Overview of Joint Hyperextension

Hyperextension is an excessive joint movement in which the angle formed by the bones of a particular joint is straightened beyond its normal, healthy range of motion. Such a movement may potentially make that joint unstable and increase the risk and likelihood of dislocation or other potential joint injuries. For example, a whiplash injury can cause hyperextension of the neck.

A woman holding her knee while sitting
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Occasionally, mild hyperextension is not harmful, such as the superman exercise, when the back is hyperextended compared with a normal anatomic position.

Range of Motion

Most of the body’s joints allow for certain movements. A few joints, like joints in the skull, do not.

The joints that allow movements, such as the knee, ankle, and spine, have a range of motion. This range of motion describes how far a joint can move or bend comfortably in each direction, and it is usually measured in degrees. Each individual joint has a specific range of motion that is determined by the position of the bones, ligaments, tendons, and muscles that make up the joint.

For example, you can move your neck to a certain extent in each direction, but if you turn your neck too far in one particular direction, you can feel pain—and injuries can occur.


The opposite of extension is flexion. Flexion is defined as bending a joint so that the bones of the joint are moved closer together. During flexion, the angle between the bones of the joint is decreased. Flexion typically occurs when muscles contract and the bones move the nearby joint into a curved position.

Flexion makes a joint angle smaller and extension increases it.


In terms of physical fitness, hyperextension movements are often involved in exercises that are designed to restore a normal range of motion. For example, you may need range of motion exercises for your elbow while recovering from an injury.

One type of hyperextension exercise can be performed by lying face down on the floor and then lifting the arms and the torso off the ground while keeping the hips and lower body even and grounded. This movement stretches muscles in the lower back.

There are also types of equipment commonly found in gyms that can be used to perform hyperextension exercises. If you are unsure of which pieces of equipment to use for hyperextension exercises, be sure to ask a member of the staff at your gym.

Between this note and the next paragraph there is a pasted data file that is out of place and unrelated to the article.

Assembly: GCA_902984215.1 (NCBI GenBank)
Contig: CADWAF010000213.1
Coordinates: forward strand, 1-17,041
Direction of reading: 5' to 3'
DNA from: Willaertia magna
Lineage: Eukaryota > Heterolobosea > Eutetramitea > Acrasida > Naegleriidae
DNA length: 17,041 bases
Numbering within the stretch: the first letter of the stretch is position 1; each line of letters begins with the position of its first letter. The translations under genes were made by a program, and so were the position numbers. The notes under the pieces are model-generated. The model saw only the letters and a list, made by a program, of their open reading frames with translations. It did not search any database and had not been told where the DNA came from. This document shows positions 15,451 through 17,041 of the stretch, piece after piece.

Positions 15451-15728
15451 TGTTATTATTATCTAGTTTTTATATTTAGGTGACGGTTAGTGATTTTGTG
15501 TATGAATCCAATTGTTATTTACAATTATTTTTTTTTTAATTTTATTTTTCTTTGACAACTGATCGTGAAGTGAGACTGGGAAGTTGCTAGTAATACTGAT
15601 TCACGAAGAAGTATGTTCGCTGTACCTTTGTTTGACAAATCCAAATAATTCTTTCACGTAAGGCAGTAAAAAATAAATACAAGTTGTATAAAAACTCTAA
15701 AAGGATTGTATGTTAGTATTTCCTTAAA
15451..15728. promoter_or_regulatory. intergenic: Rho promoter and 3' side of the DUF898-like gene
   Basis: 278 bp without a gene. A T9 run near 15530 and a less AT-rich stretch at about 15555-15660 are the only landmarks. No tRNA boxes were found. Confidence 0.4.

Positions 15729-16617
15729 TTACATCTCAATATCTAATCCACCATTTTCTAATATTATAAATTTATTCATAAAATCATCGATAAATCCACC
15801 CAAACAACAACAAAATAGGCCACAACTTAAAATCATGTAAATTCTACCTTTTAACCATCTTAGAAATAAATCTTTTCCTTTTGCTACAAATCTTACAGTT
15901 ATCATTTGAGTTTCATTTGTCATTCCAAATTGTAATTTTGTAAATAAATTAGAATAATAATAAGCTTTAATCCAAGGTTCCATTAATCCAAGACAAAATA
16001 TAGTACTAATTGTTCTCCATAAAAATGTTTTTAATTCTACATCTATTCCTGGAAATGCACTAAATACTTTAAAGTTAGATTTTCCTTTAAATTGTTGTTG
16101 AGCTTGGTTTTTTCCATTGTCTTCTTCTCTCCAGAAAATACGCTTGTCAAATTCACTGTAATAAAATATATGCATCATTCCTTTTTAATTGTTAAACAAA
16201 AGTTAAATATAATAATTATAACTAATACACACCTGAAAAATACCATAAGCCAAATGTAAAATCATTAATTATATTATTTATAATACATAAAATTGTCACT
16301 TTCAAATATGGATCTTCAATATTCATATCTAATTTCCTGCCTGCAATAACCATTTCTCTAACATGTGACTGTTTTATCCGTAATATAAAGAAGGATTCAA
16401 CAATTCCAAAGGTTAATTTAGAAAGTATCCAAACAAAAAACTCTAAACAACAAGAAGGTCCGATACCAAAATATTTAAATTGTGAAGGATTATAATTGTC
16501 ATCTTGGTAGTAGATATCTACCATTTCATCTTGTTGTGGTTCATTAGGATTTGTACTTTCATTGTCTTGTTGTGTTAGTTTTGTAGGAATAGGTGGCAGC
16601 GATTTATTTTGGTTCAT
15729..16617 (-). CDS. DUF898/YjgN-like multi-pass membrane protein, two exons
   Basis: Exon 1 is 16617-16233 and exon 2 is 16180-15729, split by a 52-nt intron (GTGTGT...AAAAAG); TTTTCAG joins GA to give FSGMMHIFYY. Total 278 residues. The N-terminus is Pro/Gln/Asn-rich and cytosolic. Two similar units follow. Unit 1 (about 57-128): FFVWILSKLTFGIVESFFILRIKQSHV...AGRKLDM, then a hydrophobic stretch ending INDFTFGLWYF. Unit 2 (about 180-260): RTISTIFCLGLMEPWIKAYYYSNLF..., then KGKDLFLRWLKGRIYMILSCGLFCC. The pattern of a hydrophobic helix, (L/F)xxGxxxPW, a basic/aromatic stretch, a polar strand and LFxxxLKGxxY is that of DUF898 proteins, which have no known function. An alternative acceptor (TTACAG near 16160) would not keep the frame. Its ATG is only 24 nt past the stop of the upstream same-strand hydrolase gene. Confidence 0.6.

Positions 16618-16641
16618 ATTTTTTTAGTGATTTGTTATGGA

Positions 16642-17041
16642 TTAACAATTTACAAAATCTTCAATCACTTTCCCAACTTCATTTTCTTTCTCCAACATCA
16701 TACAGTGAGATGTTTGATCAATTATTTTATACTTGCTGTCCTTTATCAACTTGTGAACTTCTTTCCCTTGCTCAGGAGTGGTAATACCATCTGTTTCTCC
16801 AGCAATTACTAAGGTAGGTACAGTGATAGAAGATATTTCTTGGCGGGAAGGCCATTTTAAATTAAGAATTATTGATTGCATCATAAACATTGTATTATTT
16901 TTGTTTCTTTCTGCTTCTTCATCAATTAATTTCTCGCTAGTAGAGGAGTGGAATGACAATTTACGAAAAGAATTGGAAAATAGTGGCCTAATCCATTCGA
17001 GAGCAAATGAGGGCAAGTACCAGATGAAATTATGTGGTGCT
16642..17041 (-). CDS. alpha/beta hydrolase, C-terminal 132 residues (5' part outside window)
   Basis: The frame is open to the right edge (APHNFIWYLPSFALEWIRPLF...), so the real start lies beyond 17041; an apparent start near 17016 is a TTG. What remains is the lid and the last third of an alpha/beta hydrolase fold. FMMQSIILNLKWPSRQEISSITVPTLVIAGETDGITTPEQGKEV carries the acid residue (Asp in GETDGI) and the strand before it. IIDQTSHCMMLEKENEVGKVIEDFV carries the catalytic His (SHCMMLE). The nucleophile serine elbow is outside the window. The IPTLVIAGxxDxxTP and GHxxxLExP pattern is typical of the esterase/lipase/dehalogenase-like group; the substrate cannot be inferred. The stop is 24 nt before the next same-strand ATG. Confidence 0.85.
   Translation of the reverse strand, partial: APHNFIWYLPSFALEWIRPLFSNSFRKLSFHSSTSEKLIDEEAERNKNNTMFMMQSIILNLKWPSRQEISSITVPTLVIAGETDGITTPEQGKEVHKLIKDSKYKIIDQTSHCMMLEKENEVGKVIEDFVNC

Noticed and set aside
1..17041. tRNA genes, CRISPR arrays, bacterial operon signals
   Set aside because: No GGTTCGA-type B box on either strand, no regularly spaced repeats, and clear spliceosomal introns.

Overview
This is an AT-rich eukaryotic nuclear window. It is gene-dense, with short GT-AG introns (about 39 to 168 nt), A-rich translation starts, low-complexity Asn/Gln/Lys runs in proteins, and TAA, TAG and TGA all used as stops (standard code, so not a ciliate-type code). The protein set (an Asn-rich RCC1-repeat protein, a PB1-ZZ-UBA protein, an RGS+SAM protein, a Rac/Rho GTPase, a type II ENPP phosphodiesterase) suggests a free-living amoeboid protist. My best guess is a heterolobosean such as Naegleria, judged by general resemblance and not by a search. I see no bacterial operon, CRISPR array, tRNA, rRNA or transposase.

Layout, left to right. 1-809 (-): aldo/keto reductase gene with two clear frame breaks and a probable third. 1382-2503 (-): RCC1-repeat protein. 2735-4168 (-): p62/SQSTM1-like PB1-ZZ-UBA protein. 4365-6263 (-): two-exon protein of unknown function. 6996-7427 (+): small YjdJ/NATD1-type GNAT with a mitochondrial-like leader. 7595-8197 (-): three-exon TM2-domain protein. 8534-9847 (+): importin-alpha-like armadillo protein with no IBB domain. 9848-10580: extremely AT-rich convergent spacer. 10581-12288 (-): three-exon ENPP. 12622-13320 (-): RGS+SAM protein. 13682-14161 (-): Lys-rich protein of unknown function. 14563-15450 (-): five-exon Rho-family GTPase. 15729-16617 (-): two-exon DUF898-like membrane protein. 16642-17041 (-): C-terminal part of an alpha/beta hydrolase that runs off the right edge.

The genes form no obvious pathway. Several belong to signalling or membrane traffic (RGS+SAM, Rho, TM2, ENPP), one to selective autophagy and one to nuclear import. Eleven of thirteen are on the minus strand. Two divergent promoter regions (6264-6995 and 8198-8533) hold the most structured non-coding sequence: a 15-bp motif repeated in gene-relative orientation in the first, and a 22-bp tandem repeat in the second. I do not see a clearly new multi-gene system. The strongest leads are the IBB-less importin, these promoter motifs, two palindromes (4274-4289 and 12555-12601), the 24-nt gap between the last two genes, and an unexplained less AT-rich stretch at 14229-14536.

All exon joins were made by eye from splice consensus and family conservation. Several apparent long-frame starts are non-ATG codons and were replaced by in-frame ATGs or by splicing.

Frequently Asked Questions

  • What is hip hyperextension?

    Hyperextension of the hip refers to a hip movement that is outside its normal range of motion. A hip hyperextension problem can be caused by osteoarthritis, hip fracture, septic arthritis, sepsis, and more.

  • What is a hyperextension exercise?

    A hyperextension exercise usually refers to an exercise that can strengthen muscles in the back. Studies of this exercise show that proper technique can alleviate lower back pain, a common health problem for many people.

    The exercise is performed by laying face down on the floor and raising your arms and torso off the ground. It can also be performed in a gym with specialized equipment.

3 Sources
Verywell Health uses only high-quality sources, including peer-reviewed studies, to support the facts within our articles. Read our editorial process to learn more about how we fact-check and keep our content accurate, reliable, and trustworthy.
  1. Gudavalli MR, Cambron JA, McGregor M, et al. A randomized clinical trial and subgroup analysis to compare flexion-distraction with active exercise for chronic low back painEur Spine J. 2006;15(7):1070–1082. doi:10.1007/s00586-005-0021-8

  2. Lawrence MA, Chin A, Swanson BT. Biomechanical Comparison of the Reverse Hyperextension Machine and the Hyperextension ExerciseJournal of Strength and Conditioning Research. 2019;33(8):2053-2056. doi:10.1519/jsc.0000000000003146

  3. Yaprak Y. The effects of back extension training on back muscle strength and spinal range of motion in young femalesBiol Sport. 2013;30(3):201-206. doi:10.5604/20831862.1047500

By Elizabeth Quinn
Elizabeth Quinn is an exercise physiologist, sports medicine writer, and fitness consultant for corporate wellness and rehabilitation clinics.